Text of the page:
Thursday, November 8, 2012

Review: Zulu Nylon Gear - MOLLE car visor

Ever find yourself rummaging in the glove-compartment or coin dish in your vehicle for that pen, tool or gizmo, but have been unable to do so? I certainly have. The solution I have had in my current vehicle (a 5-door 2002 Toyota RAV4) is to have some of the internal compartments dedicated to certain things. This usually worked out, but from time to time, they aren't just where I want, when I need them. The solution came to me when I saw this come up in my feed from they folks at Soldier Systems I was reminded of it when Hornest advertised on their FaceBook page. This is the Zulu Nylon Gear MOLLE Car Visor.

What it is, is a double sided mid-weight nylon cover for your car sun-visor which is designed to fit most vehicles. It is approximately 30cmx15cm (12"x6") and has two distinct sides.

On the "down" facing side, a 3 channel, 8 row set of MOLLE webbing, allows you to mount and carry all kinds of things. The top and bottom channels are made of elastic webbing, and each end of the elastic channels is a loop, which are perfect for cylume sticks, or even a small LED flashlight.

Between each of the channels is a band of loop-field, for attaching patches or name-tapes (which would display when the visor is folded down). The middle band webbing is regular MOLLE webbing, for stability and strength.

When "up" the contents of my MOLLE visor don't interfere with my vision, and even a small pouch could go up there without a worry. This is my next thing to check! You can see from this angle, the hook-and-loop straps that act to fix the open end of the panel to the visor. This also leave a few more regions of hook-filed for attaching patches. The whole piece opens like a taco, and folds over and around the visor, with the long hook-and-loop straps giving you the ability to adjust it to the size and shape of your visor.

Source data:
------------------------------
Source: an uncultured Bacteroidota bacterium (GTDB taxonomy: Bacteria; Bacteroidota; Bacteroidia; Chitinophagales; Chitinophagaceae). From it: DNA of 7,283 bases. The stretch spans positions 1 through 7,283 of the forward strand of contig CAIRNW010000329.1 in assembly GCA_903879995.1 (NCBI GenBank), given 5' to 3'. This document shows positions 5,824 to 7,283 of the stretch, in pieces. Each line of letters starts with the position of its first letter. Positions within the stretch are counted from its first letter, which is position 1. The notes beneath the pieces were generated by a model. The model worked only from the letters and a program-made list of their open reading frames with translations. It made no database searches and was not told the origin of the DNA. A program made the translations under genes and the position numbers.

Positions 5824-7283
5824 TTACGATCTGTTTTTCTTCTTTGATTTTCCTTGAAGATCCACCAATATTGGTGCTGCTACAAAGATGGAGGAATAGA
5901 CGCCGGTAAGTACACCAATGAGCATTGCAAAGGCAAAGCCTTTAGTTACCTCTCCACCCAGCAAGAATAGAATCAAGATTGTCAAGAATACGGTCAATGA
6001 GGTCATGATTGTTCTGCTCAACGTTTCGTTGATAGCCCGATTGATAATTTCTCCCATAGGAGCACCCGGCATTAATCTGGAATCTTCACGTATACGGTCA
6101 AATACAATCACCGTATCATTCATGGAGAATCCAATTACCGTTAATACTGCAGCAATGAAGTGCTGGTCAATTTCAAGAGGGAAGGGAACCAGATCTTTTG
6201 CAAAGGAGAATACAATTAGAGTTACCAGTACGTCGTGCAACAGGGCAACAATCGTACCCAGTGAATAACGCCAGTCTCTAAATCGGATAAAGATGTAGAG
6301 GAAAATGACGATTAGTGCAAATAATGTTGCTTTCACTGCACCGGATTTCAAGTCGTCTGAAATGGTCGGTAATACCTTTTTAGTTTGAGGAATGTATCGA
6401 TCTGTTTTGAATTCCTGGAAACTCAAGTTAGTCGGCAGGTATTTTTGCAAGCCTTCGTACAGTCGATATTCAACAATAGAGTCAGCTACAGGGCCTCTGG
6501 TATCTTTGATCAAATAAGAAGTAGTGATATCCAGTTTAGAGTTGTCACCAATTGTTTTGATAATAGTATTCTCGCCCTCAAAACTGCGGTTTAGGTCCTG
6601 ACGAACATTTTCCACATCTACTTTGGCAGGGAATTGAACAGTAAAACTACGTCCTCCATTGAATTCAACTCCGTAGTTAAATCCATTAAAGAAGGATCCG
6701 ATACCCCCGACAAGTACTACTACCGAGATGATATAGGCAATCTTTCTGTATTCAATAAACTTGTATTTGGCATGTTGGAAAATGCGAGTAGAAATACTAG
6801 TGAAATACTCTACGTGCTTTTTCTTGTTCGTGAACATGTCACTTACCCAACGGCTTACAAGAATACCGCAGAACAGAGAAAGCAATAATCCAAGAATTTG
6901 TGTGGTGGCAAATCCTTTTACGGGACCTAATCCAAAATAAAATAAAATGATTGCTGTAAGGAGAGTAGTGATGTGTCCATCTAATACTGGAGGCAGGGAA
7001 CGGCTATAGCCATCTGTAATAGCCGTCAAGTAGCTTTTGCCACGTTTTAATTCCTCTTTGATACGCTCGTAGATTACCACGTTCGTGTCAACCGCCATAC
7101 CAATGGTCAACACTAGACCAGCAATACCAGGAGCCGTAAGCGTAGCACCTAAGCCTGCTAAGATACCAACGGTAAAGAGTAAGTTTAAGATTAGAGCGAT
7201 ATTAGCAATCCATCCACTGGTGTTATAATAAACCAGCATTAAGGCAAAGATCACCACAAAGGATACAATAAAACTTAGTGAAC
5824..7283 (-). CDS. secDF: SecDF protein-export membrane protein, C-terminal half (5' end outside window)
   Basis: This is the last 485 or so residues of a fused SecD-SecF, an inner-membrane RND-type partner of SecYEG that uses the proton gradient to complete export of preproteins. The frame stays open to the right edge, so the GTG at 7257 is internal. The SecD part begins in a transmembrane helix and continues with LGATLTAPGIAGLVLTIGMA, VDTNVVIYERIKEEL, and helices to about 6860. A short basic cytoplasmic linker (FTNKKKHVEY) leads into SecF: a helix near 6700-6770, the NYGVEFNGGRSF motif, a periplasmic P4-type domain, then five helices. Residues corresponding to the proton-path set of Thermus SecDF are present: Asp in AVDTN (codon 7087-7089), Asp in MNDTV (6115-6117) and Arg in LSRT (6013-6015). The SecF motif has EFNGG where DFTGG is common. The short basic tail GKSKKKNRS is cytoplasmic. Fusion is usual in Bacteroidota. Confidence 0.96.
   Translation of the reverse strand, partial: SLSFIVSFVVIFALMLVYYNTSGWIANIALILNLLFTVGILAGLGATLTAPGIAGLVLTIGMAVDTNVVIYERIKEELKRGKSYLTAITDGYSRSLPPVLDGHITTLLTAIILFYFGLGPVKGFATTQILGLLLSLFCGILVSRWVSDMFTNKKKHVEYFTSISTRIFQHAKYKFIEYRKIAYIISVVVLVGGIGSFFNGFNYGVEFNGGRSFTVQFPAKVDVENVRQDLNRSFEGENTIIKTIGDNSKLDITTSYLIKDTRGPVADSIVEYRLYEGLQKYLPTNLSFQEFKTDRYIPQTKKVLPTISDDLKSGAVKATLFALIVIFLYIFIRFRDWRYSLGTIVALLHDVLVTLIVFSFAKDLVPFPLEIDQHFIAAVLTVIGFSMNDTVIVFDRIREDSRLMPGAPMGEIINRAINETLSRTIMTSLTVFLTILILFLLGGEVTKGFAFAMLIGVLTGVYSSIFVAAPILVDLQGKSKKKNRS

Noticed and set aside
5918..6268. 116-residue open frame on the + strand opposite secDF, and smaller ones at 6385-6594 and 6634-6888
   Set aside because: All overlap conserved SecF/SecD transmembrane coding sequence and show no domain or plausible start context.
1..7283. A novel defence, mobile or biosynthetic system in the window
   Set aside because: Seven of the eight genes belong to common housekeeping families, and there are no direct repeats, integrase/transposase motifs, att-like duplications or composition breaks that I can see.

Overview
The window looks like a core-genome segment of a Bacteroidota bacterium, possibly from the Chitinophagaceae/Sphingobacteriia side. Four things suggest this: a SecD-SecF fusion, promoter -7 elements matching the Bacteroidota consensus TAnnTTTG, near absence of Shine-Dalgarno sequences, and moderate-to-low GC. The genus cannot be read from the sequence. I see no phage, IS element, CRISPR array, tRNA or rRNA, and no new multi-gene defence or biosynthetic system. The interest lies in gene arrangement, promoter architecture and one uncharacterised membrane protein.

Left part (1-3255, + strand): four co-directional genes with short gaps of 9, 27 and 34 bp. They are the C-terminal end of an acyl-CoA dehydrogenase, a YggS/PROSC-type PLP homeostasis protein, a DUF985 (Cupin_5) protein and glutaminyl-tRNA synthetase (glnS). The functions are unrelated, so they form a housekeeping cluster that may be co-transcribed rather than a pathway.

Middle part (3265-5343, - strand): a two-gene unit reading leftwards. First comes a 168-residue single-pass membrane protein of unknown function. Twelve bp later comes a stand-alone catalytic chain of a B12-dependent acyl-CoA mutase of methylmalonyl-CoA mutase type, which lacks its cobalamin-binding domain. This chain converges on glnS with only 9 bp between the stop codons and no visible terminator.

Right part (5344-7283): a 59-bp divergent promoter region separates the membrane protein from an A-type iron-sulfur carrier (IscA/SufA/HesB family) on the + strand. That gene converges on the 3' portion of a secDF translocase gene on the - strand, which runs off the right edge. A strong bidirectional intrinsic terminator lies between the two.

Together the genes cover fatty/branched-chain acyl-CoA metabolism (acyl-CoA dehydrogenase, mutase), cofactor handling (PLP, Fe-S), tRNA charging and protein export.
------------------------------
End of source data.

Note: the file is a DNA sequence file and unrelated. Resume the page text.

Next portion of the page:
The flip-side of the cover has two document pouches, and three more loops of elastic, and a nice big watermark for Zulu. I have been thinking that I might slot my Stiff K.I.S.S. car-knife into that, rather than having it under my seat, making it more accessible for emergency access, and also stuffing the pockets with some first aid items like sterile gauze packets.

All initial tests and trials have been really good. I haven't loaded it up very much, but it's given me no signs of slipping of drooping. One thing to note, the cover doesn't have a cut-out to slot into the car-visor return clip (on the roof), so you have to push it in a bit to "click". I like it a lot, and look forwards to messing with its configuration to see what I can, can't and want to carry on my visor.


  1. Keep in mind that your head may impact against the visor area if you're involved in a collision.

    1. thank Mark, that is a very good point, and one reason I don't plan on overloading this piece. As you can see, it's currently holding small, light items, and whilst what I have up there may change, I don't intend to put big, bulky or heavy items up there.

      thanks for the "heads-up"


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